|Photo by Forest & Kim Starr 2008|
Saturday, September 29, 2018
“Baba” and Ruth: Handfuls of Purpose
Have you ever noticed how God provides exactly what you need, exactly when you need it? As I have described previously, my grandmother Baba endured many hardships and trials, but God was faithful in caring for His daughter, giving Baba blessings and opportunities she could not have begun to imagine.
Just as in the example of Ruth, for whom God provided through His servant Boaz, near-kinsman of Ruth’s mother-in-law Naomi, God arranged for handfuls of blessings to fall across Baba’s path. These would serve to work everything out according to His purpose (Ephesians 2:10; Romans 8:28), which had been foreordained since the beginning of time (Ephesians 1:4).
These “handfuls of purpose” (Ruth 2:16) represent the visible, tangible clues of His working in our lives, even though most of His master plan is invisible to us (Isaiah 55:9) until long after we have gratefully accepted these blessings along the way, and may not even be fully manifest until we see Him face to face in glory (1 Corinthians 13:12).
For Baba, these blessings included God’s leading her to a Russian-Ukrainian community in Manhattan’s lower East Side where she could feel more at home with people of her nationality, language and culture; support from a loving church family; employment where through hard work she could support herself and my mother; and the friendship of an older man who offered her a second job and entrance into the Social Security system.
For Ruth, these “handfuls of purpose” were literally handfuls of barley that Boaz instructed his men to leave for her as they harvested, without shooing her away, so that she could glean behind them and not go home empty-handed. But God does not give us blessings for us to hoard them, but rather so that we can be a channel through whom blessings flow (Luke 6:38). As our former (late) pastor used to say, “God will give much more through you than He will to you.”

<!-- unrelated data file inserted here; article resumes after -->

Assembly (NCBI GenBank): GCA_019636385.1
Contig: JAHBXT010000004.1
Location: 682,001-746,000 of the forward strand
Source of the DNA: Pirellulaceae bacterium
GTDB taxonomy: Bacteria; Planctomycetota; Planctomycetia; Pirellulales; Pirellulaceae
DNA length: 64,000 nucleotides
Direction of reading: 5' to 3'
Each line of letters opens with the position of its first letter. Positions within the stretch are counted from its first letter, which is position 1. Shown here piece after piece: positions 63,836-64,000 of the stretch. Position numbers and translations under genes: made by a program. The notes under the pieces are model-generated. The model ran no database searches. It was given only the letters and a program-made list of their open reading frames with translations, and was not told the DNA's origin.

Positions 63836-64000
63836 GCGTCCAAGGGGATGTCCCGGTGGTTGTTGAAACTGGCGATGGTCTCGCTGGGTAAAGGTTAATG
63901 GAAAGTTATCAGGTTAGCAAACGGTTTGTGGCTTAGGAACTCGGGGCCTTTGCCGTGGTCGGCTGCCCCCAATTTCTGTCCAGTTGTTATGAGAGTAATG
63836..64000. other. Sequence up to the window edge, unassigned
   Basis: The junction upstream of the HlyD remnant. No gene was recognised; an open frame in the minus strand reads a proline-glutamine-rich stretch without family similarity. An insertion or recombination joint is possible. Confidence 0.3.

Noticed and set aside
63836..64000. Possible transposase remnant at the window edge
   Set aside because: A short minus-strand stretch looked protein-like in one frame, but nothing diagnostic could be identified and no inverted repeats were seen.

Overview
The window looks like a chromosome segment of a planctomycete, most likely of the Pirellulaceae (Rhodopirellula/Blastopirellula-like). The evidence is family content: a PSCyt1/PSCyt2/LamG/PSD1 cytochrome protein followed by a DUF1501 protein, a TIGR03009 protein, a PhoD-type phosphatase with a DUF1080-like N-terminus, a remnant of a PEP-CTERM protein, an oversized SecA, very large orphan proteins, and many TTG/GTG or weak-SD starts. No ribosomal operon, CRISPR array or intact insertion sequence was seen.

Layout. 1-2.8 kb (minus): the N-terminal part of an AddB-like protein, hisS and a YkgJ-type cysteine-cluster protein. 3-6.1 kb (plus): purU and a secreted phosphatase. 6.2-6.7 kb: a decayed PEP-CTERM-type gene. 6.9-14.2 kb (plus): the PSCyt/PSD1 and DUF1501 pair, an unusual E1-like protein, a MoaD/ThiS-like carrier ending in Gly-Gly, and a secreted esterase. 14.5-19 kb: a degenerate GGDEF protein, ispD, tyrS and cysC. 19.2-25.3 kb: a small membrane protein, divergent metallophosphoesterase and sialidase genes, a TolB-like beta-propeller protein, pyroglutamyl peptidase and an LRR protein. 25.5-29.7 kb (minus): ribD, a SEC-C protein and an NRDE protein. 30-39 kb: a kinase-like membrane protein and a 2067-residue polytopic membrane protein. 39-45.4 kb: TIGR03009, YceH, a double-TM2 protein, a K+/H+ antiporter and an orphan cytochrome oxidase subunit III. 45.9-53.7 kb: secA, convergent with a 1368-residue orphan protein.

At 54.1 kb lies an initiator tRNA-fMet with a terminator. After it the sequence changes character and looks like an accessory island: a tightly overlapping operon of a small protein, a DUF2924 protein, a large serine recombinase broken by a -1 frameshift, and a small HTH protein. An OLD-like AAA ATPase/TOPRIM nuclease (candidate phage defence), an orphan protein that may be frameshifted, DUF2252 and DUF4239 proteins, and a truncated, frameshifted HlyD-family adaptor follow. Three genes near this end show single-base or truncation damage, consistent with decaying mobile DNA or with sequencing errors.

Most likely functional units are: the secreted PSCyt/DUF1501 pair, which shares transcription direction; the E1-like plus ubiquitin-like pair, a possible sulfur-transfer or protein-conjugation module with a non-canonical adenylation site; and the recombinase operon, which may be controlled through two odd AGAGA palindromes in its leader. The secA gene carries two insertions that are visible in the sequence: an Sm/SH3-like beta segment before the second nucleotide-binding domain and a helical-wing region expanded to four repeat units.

Through the opportunities God provided for Baba, she was able not only to support herself and my mother on her very modest income, but also to give sacrificially to her church, even donating money for the large oil painting of Ruth gleaning in the fields of Boaz that adorned the church wall. And Ruth did not work hard just to fill her own belly, but also to feed her aging mother-in-law Naomi (Ruth 2:17-18).
But this was just the beginning of God’s marvelous provision. He had led Ruth specifically to the fields of Boaz, an honorable, God-fearing man who recognized and admired her faithfulness to God and to provide for her mother-in-law. Like her sister Orpah, Ruth could have been freed from any responsibility to Naomi once her husband had died. But in contrast to Orpah, who returned home to her birth family and their pagan worship, Ruth left behind the false gods of her youth and dedicated herself to Naomi and their one, true Jehovah God.
When Ruth told Naomi of Boaz’ hospitality to her, Naomi may have glimpsed the grand plan God was unveiling (Jeremiah 29:11). She praised Boaz for his kindness to them, and by extension, to his honoring their dead husbands, and she informed Ruth that Boaz was actually a close relative of hers (Ruth 2:19-20). She counseled Ruth to glean only in the fields of Boaz, so that he would realize her loyalty to and dependence on Him (Ruth 2:21-23).
As Boaz is an Old Testament foreshadowing of Jesus Christ, this is a good reminder for His children, who have been saved by our faith (Ephesians 2:8-9) in His death, burial and resurrection (1 Corinthians 15:1-4) as the only Way to Heaven (John 14:6), to do the same. We should realize that He is the only Source of all blessings (James 1:17), and look only to Him to provide; we should be faithful to Him alone; and we should realize that without Him, we can do nothing (John 15:5).
© 2018 Laurie Collett